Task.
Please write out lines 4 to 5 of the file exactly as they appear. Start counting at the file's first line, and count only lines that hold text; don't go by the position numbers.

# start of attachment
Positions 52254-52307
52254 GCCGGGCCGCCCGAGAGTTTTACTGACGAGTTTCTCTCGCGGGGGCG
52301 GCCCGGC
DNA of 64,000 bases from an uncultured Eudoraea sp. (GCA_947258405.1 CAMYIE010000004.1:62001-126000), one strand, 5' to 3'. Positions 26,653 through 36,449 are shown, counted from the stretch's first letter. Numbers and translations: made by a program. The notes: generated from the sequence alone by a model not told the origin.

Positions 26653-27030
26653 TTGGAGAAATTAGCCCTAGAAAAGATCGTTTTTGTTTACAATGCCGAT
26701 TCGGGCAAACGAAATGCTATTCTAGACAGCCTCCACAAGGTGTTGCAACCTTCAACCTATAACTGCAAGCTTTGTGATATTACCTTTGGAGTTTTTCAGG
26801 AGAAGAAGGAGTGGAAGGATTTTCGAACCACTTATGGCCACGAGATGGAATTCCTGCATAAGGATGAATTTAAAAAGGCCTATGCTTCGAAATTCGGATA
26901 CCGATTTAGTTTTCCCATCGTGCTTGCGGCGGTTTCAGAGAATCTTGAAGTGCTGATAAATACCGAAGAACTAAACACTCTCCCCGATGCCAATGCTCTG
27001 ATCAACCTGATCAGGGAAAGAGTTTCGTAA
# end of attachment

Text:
DNA of 64,000 bases from an uncultured Eudoraea sp. (GCA_947258405.1 CAMYIE010000004.1:62001-126000), one strand, 5' to 3'. Positions 26,653 through 36,449 are shown, counted from the stretch's first letter. Numbers and translations: made by a program. The notes: generated from the sequence alone by a model not told the origin.

Positions 26653-27030